The end of tourism as we know it
Doing, Seeing, Being or Belonging?
The passive tourist is a dying breed. Today’s visitors seek unworn paths and authentic experiences over official guidebooks and are happy to spend more money in the process. Above all else, their holiday must leave them feeling something and they need the picture on Instagram to prove it. So how are destinations responding?
Here’s a few key trends I could pick out:
People first. It’s a destination’s population and their passions that matter most to tourists. Not stuffy museums or generic farmers’ markets. Cities are finally recognising that they need to help tourists embark on personal adventures and enhance their brand stories.
- Brand worlds over slogans. Most destination marketing tends to be pretty transferable between locations. Cities increasingly looking to design to stand out from the crowd, creating bold identities that are dynamic enough to celebrate the diversity of local life.
- Agencies are the new DMOs. Cities can no longer simply spend millions pushing official slogans to the masses. Nobody can outspend the likes of Dubai. Their job today is to find new ways to support residents and the sector to become the best hosts and curators they can be.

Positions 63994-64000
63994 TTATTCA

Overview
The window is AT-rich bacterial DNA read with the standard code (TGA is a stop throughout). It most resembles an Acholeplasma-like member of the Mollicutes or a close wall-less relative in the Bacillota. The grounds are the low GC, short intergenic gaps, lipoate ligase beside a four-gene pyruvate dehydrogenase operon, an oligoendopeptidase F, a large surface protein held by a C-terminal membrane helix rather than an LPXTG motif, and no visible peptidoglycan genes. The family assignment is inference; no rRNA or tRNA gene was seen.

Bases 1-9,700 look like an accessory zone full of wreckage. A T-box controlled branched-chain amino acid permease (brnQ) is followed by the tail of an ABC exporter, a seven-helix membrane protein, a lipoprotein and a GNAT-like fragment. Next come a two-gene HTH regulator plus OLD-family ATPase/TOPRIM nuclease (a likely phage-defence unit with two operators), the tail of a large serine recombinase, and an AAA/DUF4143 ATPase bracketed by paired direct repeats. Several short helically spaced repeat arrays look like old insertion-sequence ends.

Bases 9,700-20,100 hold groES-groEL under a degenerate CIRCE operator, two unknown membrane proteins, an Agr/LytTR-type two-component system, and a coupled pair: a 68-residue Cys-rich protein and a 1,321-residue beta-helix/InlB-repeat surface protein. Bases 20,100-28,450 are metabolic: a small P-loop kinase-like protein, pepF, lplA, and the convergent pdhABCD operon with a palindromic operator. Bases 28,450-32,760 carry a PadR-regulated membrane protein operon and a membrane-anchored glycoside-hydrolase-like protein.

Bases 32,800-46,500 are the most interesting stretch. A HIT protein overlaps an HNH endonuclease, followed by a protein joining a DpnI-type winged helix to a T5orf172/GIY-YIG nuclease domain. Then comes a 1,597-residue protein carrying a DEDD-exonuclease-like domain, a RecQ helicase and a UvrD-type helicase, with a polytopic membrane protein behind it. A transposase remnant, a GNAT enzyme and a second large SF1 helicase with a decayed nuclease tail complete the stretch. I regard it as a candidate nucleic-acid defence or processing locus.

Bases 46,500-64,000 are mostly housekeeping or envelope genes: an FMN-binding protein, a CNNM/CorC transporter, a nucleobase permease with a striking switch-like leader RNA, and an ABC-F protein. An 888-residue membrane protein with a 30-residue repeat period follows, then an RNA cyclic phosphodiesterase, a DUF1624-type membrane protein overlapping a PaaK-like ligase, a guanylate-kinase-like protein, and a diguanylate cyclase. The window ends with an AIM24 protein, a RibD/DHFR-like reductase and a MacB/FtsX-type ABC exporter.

- Optimisation over maximisation. Bed nights have been a misleading KPI for many years. Volume alone takes its toll on infrastructure, margins and resident morale, plus the benefits aren't spread widely enough. An inspired guest on the other hand, particularly from a high growth nation, will spend more during their stay and be keen to return with their friends, families and colleagues in tow.
- Paint a picture of tomorrow. The key to attracting younger visitors is to pitch them where you’re headed as a city and how they can catch the wave early. So whether the plan is to be a more sustainable, creative, fairer or happier place, destination marketers shouldn’t shy away from a big vision. We're all suckers for a good story.
So, who is leading the way?
Sapporo – The city of smiles
Sapporo believes happier citizens equals happier tourists. It’s a simple philosophy that translates to the warmest welcome and highest standards of hospitality I’ve received anywhere in the world.
The city’s focus on spiritual wealth isn't a gimmick. It allows the city’s tourism sector to draw strength from the community and provide an intimate bond that’s difficult to replicate. It’s also the inspiration behind the SAPP ‿ RO tourism branding, which incorporates a smiling mouth in the form of an undertie (‿).
The city’s Smile Index tracks resident wellbeing and tourist happiness alongside all the usual growth metrics and the Sapporo Citizens’ Charter, established in 1963, contains the following clauses: “We shall make our city a happy place for our children who will build the future” and “We shall raise our cultural standard through cultural exchange with the people of the world.”
There’s always a risk that such lofty ideals could fall flat. Few cities could pull it off. But in Sapporo it’s a promise they actually over deliver on, making your trip that much more special.
Copenhagen – Localhood, wherever you’re from